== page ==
THC increases the metabolic rate in the brains of animals and humans, and it decreases body temperature, but only at high doses. The increase in heart rate observed after THC administration is dose-dependent.  As a result, cardiovascular problems are generally considered a contra-indication for the medicinal use of Cannabis or THC zyban medication.

In particular in inexperienced users, THC can sometimes induce unpleasant effects including anxiety, panic, and paranoia. There are some suggestions that in a small number of cases, THC is capable of precipitating psychosis, involving delusions and hallucination.  If these disorders exist they seem to be rare, most likely require very high doses of THC, the prolonged use of highly potent forms of cannabis, or a pre-existing genetic vulnerability. The causal link between cannabis use and psychosis has not been definitely proven, due in part to the large amount of parameters involved. However, there is enough reason to be cautious and communicate these suspicions in a fair and balanced way.  Interestingly, many physical effects of THC are achieved below the threshold of psychological effects.


Cannabigerol (CBG)

CBG is one of the major cannabinoids found in most cannabis varieties. CBG has been called ‘inactive’ when compared to THC, but it has slight affinity for CB1 receptors, approximately equal to that of CBD.  However, in recent years few or no further studies have been reported on the biological activities of CBG.


Cannabinol (CBN)

In 1940, CBN was the first cannabinoid to be isolated and purified from cannabis. CBN is not produced by the plant’s metabolism, rather it is formed by THC degradation during drying, storing, and heating.  As a result, it may play a significant role in several effects attributed to cannabis consumption.  It has very weak psychotropic properties, and exhibits pharmacological activities that likely interact with the effects of THC.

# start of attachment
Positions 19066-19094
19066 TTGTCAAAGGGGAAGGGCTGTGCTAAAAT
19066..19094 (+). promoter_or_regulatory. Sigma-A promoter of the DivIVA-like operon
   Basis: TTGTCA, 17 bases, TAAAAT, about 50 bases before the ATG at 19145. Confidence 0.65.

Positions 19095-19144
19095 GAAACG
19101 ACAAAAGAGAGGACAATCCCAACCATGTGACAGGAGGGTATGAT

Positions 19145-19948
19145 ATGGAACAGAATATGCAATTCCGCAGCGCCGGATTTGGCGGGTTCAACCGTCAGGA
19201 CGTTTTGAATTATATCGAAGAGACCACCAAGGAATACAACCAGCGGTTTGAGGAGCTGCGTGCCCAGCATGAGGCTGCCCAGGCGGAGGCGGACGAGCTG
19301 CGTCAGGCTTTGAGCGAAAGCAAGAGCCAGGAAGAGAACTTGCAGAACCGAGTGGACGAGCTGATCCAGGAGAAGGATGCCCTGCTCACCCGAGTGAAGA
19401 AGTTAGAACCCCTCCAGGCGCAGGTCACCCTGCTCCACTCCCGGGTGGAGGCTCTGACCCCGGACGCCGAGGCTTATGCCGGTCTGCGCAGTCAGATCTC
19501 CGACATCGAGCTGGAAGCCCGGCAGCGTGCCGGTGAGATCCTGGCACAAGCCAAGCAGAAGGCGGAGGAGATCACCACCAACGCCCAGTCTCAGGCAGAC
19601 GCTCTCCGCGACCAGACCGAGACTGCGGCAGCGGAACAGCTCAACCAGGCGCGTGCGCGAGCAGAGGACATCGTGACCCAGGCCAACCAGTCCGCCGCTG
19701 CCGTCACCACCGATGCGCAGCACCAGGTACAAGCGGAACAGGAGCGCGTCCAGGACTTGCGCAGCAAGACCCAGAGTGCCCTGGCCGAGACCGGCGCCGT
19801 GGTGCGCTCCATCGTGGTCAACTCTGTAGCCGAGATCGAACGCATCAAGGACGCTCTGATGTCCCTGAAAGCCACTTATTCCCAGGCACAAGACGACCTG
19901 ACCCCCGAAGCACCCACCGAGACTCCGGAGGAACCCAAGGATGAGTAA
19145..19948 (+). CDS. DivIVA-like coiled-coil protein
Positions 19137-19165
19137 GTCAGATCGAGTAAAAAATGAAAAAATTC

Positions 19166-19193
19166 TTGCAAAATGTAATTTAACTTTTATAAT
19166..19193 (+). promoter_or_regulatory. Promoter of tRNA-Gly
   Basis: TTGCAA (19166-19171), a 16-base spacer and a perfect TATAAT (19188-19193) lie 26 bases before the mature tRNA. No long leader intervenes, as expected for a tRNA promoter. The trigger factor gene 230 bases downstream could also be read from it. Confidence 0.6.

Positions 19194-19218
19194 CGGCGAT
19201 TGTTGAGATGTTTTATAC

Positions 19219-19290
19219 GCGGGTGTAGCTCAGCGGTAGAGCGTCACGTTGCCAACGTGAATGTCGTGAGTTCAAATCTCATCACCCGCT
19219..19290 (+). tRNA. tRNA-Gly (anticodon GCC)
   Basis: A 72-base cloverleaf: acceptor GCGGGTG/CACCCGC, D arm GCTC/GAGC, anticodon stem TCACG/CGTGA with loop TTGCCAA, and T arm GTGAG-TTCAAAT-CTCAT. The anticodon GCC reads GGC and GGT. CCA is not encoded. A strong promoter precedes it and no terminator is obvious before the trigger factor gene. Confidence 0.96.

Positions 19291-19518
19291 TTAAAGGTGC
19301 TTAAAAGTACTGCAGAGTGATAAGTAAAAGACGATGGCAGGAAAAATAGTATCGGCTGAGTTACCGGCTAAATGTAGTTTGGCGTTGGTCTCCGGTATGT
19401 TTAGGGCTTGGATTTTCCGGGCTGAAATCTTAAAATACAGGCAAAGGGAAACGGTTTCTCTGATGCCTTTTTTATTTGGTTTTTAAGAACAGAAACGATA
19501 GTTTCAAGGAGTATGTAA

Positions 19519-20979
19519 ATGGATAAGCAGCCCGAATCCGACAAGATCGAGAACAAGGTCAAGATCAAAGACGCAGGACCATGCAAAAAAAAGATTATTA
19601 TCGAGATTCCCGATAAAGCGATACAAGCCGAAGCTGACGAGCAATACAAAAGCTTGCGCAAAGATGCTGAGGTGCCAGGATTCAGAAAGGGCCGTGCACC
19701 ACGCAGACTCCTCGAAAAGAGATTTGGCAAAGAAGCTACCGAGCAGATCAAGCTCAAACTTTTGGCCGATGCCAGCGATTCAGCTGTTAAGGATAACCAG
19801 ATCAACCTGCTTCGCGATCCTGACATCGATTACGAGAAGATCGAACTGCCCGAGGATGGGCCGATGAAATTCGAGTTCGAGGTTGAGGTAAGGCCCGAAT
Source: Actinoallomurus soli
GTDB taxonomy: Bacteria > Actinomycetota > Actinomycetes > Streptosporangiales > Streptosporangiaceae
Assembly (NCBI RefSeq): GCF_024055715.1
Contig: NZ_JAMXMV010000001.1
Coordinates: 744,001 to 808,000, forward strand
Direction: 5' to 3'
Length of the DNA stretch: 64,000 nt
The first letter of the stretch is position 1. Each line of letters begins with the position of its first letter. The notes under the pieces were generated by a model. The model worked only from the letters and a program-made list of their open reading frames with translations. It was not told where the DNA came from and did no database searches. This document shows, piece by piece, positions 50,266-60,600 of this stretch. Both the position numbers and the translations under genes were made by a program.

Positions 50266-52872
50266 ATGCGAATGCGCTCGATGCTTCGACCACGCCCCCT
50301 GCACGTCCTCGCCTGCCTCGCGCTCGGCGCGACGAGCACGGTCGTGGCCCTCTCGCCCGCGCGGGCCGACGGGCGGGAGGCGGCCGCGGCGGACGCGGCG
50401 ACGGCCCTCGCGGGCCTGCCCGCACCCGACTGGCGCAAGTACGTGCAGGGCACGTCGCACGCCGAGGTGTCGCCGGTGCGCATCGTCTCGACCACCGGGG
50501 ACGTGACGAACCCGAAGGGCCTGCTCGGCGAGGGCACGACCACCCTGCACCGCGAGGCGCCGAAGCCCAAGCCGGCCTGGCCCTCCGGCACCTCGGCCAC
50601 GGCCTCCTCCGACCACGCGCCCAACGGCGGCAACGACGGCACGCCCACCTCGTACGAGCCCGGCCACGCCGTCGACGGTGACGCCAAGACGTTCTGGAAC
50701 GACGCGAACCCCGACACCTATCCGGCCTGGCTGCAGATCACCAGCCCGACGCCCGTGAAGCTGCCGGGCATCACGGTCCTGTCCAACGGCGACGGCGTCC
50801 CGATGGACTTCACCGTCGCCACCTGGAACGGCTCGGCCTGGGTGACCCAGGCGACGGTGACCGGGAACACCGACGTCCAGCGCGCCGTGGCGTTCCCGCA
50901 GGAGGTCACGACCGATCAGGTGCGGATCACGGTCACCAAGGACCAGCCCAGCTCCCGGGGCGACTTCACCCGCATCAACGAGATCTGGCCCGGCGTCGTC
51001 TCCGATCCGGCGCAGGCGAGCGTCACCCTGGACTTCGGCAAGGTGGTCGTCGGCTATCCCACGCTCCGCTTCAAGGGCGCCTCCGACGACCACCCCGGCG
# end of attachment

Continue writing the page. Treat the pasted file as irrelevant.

Cannabichromene (CBC)

CBC has hardly been studied at all. However, in most cannabis varieties analyzed, CBC (in the form of CBCA) can be detected in significant amounts.


Tetrahydrocannabivarin (THCV)

Tetrahydrocannabivarin (THCV) is structurally similar to THC, and for a long time it was thought to be its slightly less potent “little brother”, exhibiting similar properties. However, quite unexpectedly, there is evidence that THCV is a CB1 and CB2 receptor antagonist.


The Acidic Cannabinoids

Isolated in 1955, CBDA was the first discovered cannabinoid acid, while CBCA was isolated from cannabis in 1968. To date, only sporadic reports have been made on CBCA or CBDA, and rarely have these pure compounds been tested for biological activity.

While not much is known about the biological effects or human metabolism of the acidic cannabinoids, older studies indicate that the most common acidic cannabinoid, THCA, is not psychoactive in monkeys.  CB receptor binding assays indicate that the acidic cannabinoids, as well as their esters, are not binding. In the more potent varieties of cannabis, THCA may be present in levels of more than 20% of dry weight. However, a quantified, highly pure standard of THCA, as needed for analytical research as well as studies on biological effects, has not been available until recently. As a result, the potential value of THCA as an immuno-modulating agent has only recently been discovered.  Further studies on the biological activities of THCA, and on clinical formulation of this compound, are under way.